Contact Us
Top banner desktop

Badminton Court Dimensions and lines explained

Check out here in this article, we will look at the Badminton court dimensions and various lines present in the court. Badminton courts are conventionally rectangular in shape and are designed on a wooden floor with synthetic mats.

NS
Last updated: 19.04.2022
Badminton Court Dimensions and lines explained

Get 100% Deposit Bonus on Bilbet

Exclusive bonuses and freebets available in IPL 2024. Turn your Cricket Knowledge into Money!

Seeing Sania Nehwal winning a bronze medal in the 2012 London Olympics, and PV Sindhu a silver medal at Rio in the year 2016, has captured the attention of many proud and patriotic Indians. Badminton is rapidly growing to be one of the most popular sports both played and viewed in India, throughout the last decade. After seeing these two extraordinary women achieve the impossible and unimaginable, the frenzy to take up badminton and play it at a competitive level grew manifold.


What makes badminton so alluring as a sport is definitely it's fast paced nature, and the delicate yet fascinating drop shots. The spectators also remain completely enticed by the rapid upwards speed of the shuttle and the echoing voices of the smashes. Badminton is a game where a point can be won in the blink of an eye and the margin for error is virtually zero. Hence, the understanding of the court and how to make use of the space in the most effective manner is vital to distinguish between winning and losing.

Advertisement

Badminton courts are conventionally rectangular in shape and are designed on a wooden floor with synthetic mats used as the surface. This is done in order to provide cushioning and comfort for the players to move swiftly in an attempt to deceive their opponents with strategic strokes. Considering the rapid movements of the shuttlers and shuttlecocks on the playing surface, it is mandatory to keep the court smooth and even, and the lines as clear as

the light of day.


While the badminton court dimensions are universal and applicable to all competitive levels i.e., professional, collegiate, recreational and high school, the lines are drawn according to the type of competition taking place i.e., singles or doubles. The Badminton court dimensions and lines are collated and agreed upon by the Badminton World Federation (BWF). In order to understand these rules and regulations in great detail this article will not only emphasize upon the measurements and placements of the lines, however will also scrutinize upon the relevance of the same. Moreover, to simplify the details of the lines, the article will explain the lines from the outermost to the innermost.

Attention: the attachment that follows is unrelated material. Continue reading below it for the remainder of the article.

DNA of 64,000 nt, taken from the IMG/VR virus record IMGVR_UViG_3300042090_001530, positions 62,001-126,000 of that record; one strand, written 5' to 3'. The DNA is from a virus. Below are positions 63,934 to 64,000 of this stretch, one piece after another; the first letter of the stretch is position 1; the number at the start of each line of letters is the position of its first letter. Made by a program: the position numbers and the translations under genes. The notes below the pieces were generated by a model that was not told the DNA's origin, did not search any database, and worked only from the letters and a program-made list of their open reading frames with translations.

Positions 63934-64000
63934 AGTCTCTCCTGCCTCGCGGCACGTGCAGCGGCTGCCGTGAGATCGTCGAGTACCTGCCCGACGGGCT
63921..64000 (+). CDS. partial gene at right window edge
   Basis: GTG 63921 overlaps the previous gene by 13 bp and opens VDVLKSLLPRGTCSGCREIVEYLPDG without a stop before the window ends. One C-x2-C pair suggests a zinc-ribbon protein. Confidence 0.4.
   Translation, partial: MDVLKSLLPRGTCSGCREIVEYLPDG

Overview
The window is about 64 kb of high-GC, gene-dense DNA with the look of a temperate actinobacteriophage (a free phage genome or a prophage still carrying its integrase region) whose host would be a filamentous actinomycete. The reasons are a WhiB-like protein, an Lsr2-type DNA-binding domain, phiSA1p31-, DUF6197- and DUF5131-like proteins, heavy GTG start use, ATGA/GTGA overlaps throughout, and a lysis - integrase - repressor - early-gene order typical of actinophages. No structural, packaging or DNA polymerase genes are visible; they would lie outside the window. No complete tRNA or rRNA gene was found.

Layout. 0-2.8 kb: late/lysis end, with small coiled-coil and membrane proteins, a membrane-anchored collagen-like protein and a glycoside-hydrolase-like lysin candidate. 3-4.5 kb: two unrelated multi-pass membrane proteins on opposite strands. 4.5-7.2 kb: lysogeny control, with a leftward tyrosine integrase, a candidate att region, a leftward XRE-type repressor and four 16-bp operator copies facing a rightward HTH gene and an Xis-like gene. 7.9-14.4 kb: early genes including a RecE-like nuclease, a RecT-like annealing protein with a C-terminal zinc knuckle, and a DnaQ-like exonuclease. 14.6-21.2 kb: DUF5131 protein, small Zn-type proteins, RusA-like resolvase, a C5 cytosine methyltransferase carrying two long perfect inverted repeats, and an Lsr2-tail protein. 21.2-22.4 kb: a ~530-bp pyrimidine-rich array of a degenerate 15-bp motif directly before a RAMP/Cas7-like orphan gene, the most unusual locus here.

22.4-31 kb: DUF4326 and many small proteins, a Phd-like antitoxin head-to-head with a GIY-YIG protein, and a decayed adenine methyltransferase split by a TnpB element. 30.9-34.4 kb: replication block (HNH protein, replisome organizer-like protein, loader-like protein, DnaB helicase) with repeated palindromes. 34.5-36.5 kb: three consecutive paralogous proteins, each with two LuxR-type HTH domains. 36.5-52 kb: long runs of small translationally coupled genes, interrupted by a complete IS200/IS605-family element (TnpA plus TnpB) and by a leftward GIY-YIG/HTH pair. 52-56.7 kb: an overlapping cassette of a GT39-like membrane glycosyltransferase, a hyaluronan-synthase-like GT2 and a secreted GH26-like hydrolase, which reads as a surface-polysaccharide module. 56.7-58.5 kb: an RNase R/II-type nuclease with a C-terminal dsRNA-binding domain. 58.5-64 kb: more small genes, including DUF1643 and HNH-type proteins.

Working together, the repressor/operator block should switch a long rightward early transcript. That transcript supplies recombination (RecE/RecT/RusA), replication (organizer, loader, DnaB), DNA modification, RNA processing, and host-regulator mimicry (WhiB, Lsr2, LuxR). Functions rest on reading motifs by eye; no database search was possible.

The entire badminton court that is 44 feet (13.41 meters) long and 20 feet (6.1 meters) wide is divided into two sides for both the players. The total length and breadth can be identified by measuring the distance between the outermost lines of the badminton court. While, the players are instructed to hit all their shots within the rectangular box, it is necessary to leave a space of over 1 meter along the vertical outermost line and a gap of 1.5 meters parallel to the horizontal boundary line. This is done in order to prevent the racket from hitting anything outside the court and also enabling a fair judgment regarding whether the shuttle was IN or OUT.


Moving inwards, at a distance of 1.5 feet (46 centimeters), there are side lines. These lines are particularly drawn for a singles competition, as the rules state that any shuttle landing outside these sidelines during a singles match is considered OUT. During doubles play however, if the shuttle were to land between the outermost line and sideline, during service and rally, it

is called IN.


After the sideline, it is then important to illustrate both the lines drawn horizontal to the net. The line drawn closest to the net on both sides of the court is known as the service line. This line is 6.5 feet (1.98 feet) away from the net, which is 5 feet 1 inch high at the edges and 5 feet high in the center. If the shuttle were to fall before this line, during either a singles or doubles match, it would be a fault serve. Moreover, the line parallel to the service line at a distance of 2.5 feet (76 centimeters) is known as the back service line. Both these lines are drawn in order to denote the boundaries in which the shuttle should land during a serve, in order for it to be considered IN.


Additionally, both courtside is divided into two halves, since in badminton the shuttle must travel diagonally during a service. Lastly, one of the most vital court dimensions spoken about in the BWF's Laws of Badminton and Regulations Handbook is the ceiling height. While the ceiling height for major badminton tournaments is prescribed to be 39 feet, a 30 feet ceiling height for a domestic court will also suffice. The main reason to pay heed to this court dimension is in order to prohibit the shuttle from hitting the ceiling during a smart lob or clear.


This is a concise understanding of the court dimensions and lines of a badminton court. Hopefully, the next time you are watching a match, you are able to make quicker and fairer calls than the umpire.


References:

Top banner desktop

Chase Your Sport

Stay up-to-date on the latest sports news, stats, expert analysis and trends, including cricket, football, wrestling, tennis, basketball, Formula One and more. Find previews, schedules, results of upcoming events, and fantasy tips on Chase Your Sport.